The cakes begin to disappear, slivers distributed on paper plates leaving crumbs on the immaculate cake stands. Cups of tea or coffee are refilled and the sun filters through the gleaming windows filling the kitchen with warmth. Money is stuffed into the central collection box, gifts for the rebuilding of the church. The conversation buzzes as if on a tide, now high, now low. Not all the guests are known to me, some have brought their friends along to swell the numbers and increase the donations. One woman is sitting in her slightly ethnic clothes, a bit out of place. She has no ring on her finger and no chatter of children or family to dispense, or of holidays taken abroad; her hair is not so slickly groomed as that of my other guests. She is about my age and has obviously taken a different path through life and I wonder what her story is. She could almost be my other self.
I move towards where she is sitting and start a conversation. Raising the coffee pot in synchrony with my eyebrows I ask, casually, “Would you like some more coffee?”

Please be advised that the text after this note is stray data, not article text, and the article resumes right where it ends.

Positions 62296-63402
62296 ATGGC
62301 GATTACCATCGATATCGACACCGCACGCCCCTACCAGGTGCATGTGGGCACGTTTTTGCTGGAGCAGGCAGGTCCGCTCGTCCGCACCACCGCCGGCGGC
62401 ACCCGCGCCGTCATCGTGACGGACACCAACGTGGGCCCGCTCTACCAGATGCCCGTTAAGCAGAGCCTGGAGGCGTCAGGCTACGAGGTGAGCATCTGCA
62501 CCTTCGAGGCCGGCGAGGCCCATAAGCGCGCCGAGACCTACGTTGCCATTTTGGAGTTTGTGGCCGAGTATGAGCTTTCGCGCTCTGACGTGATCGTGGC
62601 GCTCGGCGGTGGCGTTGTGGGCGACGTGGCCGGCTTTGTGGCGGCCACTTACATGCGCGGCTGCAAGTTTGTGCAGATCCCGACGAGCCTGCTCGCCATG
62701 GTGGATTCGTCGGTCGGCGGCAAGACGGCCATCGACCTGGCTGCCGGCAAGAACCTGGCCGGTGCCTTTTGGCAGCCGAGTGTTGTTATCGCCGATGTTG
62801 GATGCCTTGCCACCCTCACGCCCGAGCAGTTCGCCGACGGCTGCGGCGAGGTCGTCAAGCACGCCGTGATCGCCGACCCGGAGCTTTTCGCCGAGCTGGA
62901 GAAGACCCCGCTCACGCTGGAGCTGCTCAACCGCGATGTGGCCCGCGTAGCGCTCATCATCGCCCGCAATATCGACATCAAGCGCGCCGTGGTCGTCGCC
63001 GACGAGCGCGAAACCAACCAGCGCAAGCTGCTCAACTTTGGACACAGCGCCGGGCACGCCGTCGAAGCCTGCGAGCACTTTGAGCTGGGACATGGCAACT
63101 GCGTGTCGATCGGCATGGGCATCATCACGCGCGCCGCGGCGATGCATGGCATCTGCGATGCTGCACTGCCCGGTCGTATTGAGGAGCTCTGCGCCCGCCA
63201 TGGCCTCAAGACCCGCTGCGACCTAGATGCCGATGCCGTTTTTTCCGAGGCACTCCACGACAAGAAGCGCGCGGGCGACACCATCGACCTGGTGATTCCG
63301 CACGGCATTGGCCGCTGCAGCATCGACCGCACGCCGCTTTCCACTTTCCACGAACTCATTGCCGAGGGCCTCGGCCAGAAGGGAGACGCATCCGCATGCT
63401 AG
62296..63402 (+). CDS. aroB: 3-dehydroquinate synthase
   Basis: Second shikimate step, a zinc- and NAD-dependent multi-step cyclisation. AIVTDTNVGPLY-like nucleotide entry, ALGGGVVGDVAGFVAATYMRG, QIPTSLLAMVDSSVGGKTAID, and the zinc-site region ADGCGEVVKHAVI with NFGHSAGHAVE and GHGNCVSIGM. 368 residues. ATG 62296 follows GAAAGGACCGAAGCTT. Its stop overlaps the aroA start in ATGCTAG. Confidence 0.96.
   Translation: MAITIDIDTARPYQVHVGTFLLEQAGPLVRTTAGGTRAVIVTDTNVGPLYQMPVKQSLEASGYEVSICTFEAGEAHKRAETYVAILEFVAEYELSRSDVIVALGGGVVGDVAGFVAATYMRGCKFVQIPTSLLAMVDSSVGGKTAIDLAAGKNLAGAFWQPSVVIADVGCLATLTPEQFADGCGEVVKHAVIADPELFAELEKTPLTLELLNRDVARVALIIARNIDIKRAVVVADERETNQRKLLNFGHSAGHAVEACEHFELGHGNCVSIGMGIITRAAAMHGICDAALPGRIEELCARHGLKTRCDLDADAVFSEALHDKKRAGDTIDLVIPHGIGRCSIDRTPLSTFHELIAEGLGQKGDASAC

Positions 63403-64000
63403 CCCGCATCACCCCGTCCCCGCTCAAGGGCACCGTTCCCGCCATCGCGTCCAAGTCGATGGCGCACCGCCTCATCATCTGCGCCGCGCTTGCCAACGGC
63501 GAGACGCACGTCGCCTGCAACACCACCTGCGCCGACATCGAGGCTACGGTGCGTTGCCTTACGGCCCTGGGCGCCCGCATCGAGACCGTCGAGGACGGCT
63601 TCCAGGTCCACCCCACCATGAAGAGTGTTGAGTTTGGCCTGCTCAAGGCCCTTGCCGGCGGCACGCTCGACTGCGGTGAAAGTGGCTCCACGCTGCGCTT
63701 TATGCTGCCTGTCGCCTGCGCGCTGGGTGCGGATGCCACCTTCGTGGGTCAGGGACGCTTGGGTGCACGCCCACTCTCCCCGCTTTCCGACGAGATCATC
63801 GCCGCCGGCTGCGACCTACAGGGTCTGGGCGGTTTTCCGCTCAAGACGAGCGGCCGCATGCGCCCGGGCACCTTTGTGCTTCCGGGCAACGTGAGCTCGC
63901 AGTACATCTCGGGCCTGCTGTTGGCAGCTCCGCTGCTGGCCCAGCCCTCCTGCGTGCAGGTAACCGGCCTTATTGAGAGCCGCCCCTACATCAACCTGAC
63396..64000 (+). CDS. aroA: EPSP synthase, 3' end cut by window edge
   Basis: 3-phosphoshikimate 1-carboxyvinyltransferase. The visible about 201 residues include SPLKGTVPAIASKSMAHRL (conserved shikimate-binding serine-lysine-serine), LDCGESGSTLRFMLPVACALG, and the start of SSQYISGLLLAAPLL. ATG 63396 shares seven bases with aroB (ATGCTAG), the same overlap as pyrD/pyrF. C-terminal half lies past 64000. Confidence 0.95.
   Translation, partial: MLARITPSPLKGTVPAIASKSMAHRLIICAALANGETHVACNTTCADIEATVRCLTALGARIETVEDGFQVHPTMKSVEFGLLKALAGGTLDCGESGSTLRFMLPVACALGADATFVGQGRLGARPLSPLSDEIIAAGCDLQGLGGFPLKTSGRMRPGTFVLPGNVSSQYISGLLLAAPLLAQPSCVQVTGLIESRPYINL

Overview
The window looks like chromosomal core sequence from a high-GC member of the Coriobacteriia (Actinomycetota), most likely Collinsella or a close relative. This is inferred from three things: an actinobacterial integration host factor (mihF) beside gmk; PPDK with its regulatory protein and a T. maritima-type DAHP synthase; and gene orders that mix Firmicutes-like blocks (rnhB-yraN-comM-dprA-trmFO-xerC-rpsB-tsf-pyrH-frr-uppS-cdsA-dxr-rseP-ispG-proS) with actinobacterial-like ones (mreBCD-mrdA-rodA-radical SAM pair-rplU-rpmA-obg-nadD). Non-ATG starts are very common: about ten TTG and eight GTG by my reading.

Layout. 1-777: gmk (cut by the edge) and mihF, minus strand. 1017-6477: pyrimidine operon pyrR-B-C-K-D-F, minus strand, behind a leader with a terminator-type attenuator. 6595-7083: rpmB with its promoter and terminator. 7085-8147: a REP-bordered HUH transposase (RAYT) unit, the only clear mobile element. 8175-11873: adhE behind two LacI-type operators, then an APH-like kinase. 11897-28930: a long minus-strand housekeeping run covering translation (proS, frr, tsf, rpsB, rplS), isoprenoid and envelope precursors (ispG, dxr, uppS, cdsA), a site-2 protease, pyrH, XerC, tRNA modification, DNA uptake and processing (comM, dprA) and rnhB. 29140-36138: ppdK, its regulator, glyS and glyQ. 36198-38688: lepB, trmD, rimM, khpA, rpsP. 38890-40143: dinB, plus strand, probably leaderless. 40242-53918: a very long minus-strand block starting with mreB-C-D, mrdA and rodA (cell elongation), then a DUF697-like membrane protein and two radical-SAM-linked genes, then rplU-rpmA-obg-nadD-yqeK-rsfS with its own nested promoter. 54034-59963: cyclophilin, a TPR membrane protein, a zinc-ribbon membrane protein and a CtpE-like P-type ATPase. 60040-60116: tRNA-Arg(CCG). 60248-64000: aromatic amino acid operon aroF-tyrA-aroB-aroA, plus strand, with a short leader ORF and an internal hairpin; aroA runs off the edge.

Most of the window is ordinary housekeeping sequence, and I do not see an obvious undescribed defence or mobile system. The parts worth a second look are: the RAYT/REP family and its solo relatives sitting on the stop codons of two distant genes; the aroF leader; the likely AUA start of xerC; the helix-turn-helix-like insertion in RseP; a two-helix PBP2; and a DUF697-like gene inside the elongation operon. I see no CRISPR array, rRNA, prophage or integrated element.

“Please.” She replies, looking down at the swampy dregs of coffee grounds at the bottom of her empty cup.
“Are you new hereabouts? I haven’t seen you before at the Church.”
“Oh, no, I don’t belong to the Church. I’m a friend of Hannah’s; we met only recently at the Pain Management Clinic and knowing my penchant for cakes, she invited me along. I hope you don’t mind?” She smiles at me.
“Goodness me, of course not. The more the merrier. It’s in a good cause, after all.” I nod towards the collection box sitting squat amidst the cakes.
“Well, they’re very good.” She waves her laden fork about and again, gives me that smile as she wipes a crumb from the corner of her lip. "Did you make them yourself?”
From the corner of my eye I can see Gavin looking over at us, or rather, at her. I nod slowly.
“And what line of work are you in? Do you know anyone else here?” I ask, wondering if it will turn out to be the same as Gavin’s. She doesn’t answer the second question.